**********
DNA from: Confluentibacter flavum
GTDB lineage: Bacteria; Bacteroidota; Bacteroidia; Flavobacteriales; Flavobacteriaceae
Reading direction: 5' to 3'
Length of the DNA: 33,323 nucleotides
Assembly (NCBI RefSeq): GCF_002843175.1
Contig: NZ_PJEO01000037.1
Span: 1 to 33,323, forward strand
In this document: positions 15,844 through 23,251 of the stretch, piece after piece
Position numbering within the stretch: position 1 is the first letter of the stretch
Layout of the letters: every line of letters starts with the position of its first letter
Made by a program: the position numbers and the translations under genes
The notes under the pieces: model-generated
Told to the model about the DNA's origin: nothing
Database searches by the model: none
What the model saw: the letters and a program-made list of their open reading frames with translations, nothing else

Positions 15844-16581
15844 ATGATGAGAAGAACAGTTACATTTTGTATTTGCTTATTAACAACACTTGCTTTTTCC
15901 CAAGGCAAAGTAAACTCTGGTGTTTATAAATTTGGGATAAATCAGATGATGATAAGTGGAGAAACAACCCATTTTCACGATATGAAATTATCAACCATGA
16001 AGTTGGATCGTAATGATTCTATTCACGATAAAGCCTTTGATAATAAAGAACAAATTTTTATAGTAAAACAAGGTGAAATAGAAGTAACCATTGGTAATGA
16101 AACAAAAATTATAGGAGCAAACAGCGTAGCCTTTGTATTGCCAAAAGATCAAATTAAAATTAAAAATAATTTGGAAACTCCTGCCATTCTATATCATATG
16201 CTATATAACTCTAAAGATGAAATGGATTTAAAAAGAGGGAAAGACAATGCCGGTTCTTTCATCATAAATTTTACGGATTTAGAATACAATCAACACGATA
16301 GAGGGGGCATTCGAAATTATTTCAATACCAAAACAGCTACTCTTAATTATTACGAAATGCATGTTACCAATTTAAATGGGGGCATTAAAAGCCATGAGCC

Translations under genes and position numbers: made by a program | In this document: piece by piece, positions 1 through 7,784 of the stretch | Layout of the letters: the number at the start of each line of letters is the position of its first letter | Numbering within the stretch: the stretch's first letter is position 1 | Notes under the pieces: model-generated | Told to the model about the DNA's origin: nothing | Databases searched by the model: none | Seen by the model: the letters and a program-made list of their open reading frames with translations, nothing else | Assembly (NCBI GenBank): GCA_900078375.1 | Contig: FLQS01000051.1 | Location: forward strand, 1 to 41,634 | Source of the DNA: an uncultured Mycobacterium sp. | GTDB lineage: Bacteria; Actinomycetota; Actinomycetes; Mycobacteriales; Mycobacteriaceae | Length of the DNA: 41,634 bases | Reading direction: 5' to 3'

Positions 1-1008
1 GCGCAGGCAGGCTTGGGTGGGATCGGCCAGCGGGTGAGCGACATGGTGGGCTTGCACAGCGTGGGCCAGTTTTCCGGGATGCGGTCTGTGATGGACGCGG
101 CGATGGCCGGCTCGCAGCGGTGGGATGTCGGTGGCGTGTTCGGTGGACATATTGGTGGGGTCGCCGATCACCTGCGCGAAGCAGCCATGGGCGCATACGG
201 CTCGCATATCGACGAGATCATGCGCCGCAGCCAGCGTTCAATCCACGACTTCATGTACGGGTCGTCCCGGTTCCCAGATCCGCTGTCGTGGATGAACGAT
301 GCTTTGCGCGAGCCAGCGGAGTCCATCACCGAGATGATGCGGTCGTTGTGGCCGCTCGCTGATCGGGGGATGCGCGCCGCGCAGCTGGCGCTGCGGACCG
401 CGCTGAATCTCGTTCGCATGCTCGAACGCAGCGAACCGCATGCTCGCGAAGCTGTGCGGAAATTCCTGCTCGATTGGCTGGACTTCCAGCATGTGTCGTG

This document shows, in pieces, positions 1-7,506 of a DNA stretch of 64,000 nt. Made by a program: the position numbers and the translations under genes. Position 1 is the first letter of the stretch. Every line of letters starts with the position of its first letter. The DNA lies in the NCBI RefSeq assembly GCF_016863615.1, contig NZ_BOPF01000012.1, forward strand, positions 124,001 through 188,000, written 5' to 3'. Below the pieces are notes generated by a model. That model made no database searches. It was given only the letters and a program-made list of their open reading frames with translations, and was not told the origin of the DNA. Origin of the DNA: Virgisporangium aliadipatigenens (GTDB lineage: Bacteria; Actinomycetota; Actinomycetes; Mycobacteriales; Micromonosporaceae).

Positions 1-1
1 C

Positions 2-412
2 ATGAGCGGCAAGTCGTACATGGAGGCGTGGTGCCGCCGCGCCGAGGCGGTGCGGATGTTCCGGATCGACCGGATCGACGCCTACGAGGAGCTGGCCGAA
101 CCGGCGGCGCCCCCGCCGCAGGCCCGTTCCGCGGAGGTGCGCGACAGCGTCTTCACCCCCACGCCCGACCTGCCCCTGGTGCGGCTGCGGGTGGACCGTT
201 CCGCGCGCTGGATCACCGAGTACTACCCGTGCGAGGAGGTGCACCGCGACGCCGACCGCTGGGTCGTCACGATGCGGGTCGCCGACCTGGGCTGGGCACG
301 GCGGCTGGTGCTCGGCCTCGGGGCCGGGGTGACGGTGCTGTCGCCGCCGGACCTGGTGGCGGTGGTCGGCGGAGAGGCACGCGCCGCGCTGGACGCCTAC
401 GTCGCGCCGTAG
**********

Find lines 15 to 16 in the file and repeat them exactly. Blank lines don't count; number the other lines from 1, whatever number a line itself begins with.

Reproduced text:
What the model saw: the letters and a program-made list of their open reading frames with translations, nothing else

Positions 15844-16581